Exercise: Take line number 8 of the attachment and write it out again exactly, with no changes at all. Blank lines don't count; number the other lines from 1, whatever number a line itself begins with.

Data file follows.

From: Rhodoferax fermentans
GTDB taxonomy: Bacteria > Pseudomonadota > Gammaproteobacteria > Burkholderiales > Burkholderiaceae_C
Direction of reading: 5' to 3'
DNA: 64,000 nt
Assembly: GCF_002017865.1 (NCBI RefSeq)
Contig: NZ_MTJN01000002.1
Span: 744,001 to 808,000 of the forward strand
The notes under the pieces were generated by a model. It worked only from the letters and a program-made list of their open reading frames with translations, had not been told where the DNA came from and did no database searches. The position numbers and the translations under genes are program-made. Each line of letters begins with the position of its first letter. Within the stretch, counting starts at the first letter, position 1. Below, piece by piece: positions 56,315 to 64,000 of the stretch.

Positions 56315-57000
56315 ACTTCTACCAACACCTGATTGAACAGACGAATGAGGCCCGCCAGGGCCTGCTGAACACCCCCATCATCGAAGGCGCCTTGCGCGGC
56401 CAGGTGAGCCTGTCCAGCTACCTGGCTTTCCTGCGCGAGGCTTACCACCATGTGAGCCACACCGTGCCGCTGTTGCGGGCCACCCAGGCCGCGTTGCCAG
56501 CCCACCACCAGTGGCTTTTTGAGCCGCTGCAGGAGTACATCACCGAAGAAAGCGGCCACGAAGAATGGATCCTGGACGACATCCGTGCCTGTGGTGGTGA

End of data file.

The notes under the pieces were generated by a model. It worked only from the letters and a program-made list of their open reading frames with translations, had not been told where the DNA came from and did no database searches. The position numbers and the translations under genes are program-made. Each line of letters begins with the position of its first letter. Within the stretch, counting starts at the first letter, position 1. Below, piece by piece: positions 56,315 to 64,000 of the stretch.